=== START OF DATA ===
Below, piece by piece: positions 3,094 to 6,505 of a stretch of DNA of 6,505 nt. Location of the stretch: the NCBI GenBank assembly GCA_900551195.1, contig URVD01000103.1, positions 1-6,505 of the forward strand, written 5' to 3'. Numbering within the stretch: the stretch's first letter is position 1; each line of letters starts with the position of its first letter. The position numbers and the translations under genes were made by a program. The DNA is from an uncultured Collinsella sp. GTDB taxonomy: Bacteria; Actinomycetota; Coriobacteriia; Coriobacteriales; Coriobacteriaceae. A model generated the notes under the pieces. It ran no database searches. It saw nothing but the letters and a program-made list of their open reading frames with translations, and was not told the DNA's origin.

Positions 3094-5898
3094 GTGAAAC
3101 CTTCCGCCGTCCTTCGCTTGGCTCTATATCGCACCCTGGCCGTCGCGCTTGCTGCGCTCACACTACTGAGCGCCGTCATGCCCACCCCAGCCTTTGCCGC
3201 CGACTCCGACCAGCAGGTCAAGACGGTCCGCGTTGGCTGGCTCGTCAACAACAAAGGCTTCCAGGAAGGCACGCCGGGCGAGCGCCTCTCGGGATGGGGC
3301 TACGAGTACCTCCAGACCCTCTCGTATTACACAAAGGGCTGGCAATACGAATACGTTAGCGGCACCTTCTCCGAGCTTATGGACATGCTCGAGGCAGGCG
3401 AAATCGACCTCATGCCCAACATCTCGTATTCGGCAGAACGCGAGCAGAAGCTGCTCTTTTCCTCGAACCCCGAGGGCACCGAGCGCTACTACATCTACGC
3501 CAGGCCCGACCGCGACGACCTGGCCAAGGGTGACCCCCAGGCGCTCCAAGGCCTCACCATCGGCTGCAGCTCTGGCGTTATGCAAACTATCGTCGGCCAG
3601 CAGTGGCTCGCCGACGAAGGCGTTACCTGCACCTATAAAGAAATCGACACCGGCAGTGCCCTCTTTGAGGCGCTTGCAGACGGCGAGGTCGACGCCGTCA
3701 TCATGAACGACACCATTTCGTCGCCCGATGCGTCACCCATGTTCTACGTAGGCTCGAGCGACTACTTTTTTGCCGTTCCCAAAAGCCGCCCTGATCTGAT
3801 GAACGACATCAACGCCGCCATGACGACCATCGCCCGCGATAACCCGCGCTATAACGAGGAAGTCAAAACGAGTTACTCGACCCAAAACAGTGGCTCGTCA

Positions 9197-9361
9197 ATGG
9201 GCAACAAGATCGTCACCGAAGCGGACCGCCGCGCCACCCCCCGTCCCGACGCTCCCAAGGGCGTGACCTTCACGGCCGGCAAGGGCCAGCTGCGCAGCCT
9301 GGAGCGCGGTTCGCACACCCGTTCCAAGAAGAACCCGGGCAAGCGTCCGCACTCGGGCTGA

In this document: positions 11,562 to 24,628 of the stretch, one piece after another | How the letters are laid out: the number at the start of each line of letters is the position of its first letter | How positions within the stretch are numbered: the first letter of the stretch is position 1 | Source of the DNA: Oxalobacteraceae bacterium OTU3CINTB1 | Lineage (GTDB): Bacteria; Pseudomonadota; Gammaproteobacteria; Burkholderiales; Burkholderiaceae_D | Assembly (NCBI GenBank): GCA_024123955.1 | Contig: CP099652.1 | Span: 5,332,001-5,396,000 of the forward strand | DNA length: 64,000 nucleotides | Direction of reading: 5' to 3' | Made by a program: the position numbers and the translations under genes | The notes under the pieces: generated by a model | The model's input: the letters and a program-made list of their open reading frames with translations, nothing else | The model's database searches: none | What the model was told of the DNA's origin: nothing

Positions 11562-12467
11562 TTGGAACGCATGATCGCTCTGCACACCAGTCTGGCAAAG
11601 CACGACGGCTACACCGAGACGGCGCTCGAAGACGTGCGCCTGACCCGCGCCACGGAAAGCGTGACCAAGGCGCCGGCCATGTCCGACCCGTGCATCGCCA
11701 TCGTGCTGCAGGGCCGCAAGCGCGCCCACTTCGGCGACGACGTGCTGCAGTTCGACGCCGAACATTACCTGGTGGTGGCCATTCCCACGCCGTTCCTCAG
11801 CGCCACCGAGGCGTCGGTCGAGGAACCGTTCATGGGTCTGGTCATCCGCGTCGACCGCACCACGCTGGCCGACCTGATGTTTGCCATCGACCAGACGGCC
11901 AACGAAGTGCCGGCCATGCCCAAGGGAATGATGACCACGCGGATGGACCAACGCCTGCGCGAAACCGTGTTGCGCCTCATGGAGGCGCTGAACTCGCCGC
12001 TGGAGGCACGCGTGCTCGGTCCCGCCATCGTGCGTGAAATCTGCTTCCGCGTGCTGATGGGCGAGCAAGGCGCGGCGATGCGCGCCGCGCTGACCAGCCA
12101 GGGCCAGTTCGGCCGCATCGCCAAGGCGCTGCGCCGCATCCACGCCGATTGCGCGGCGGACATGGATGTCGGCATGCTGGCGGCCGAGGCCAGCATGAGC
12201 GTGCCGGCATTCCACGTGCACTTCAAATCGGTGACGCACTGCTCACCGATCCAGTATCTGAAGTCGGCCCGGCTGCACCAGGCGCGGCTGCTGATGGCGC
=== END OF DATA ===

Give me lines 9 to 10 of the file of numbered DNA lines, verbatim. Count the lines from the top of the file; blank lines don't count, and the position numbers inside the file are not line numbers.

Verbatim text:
3601 CAGTGGCTCGCCGACGAAGGCGTTACCTGCACCTATAAAGAAATCGACACCGGCAGTGCCCTCTTTGAGGCGCTTGCAGACGGCGAGGTCGACGCCGTCA
3701 TCATGAACGACACCATTTCGTCGCCCGATGCGTCACCCATGTTCTACGTAGGCTCGAGCGACTACTTTTTTGCCGTTCCCAAAAGCCGCCCTGATCTGAT